During the COVID-19 pandemic, the prevalence of psychological distress rose from 11% in 2019 to more than 40% in 2020. This study aims to examine the disparities among US adult men and women.
We used 21 waves of cross-sectional data from the Household Pulse Survey that were collected between April and December 2020 for the study. The Household Pulse Survey was developed by the U.S. Census Bureau to document the social and economic impact of COVID-19.
The study population included four groups of adults: emerging adults (18-24 years); young adults (25-44 years); middle-aged adults (45-64 years); and older adults (65-88 years). Psychological distress was measured by their Generalized Anxiety Disorder score and the Patient Health Questionnaire. The prevalence of psychological stress was calculated using logistic models adjusted for socio-demographic variables including race/ethnicity, education, household income, and household structure. All descriptive and regression analysis considered survey weights.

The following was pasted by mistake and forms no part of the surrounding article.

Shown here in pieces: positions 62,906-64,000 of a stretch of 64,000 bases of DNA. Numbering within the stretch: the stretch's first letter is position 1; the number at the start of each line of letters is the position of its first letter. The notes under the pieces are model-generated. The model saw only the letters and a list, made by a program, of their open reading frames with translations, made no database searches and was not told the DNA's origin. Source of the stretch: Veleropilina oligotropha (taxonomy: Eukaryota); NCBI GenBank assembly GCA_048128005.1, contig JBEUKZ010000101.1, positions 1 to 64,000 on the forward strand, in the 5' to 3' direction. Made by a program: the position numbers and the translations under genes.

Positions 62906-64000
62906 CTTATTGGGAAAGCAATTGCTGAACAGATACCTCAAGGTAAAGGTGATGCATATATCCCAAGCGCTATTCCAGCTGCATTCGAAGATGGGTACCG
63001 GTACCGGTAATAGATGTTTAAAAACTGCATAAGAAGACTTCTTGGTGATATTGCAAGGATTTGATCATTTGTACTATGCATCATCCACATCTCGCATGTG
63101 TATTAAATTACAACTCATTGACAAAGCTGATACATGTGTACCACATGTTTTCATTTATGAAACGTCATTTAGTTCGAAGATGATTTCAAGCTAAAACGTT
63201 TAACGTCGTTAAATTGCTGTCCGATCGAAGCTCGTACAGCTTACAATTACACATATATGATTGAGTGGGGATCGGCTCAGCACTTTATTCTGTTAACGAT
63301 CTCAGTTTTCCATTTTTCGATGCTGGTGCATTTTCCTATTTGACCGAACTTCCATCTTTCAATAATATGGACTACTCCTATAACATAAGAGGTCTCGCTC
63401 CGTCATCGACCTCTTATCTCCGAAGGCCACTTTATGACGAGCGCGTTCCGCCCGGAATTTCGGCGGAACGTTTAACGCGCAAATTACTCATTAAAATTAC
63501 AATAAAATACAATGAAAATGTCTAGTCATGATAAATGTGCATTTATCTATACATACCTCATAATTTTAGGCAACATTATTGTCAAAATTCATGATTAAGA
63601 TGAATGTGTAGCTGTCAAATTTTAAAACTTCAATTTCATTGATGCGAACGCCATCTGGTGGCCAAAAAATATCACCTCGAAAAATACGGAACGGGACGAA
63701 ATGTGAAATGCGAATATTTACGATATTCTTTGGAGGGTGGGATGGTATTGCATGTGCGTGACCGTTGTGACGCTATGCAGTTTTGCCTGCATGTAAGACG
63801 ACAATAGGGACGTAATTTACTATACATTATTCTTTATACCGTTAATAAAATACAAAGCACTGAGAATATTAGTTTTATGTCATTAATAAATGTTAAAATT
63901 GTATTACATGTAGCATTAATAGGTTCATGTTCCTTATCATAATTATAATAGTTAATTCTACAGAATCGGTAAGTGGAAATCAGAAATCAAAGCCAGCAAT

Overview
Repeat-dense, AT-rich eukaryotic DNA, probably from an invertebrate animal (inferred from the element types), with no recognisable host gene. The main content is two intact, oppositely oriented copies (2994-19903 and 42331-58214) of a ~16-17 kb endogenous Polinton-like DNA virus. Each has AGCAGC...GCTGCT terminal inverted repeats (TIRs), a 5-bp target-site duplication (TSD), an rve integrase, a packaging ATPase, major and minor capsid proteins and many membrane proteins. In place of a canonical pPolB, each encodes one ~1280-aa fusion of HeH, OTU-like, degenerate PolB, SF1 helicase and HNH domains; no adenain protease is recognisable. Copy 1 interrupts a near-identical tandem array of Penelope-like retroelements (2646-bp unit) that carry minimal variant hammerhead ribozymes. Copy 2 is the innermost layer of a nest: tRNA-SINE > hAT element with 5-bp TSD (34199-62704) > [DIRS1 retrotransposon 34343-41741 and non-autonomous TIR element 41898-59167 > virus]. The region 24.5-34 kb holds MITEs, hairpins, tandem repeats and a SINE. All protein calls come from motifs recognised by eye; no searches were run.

Younger age groups experienced higher prevalence of psychological distress than older age groups. Among emerging adults, the prevalence of anxiety (42.6%) and depression (39.5%) was more than twice as high as older adults who experienced prevalence of anxiety at 20% and depression at 16.6%. Gender differences were also more apparent in emerging adults. Women between 18 and 24 years reported higher differential rates of anxiety and depression than those with men (anxiety: 43.9% vs. 28.3%; depression: 33.3% vs. 24.9%).
Understanding the complex dynamics between COVID-19 and psychological distress has emerged as a public health priority. Mitigating the negative mental health consequences associated with the COVID-19 pandemic, for younger generations and females in particular, will require local efforts to rebuild capacity for social integration and social connection.

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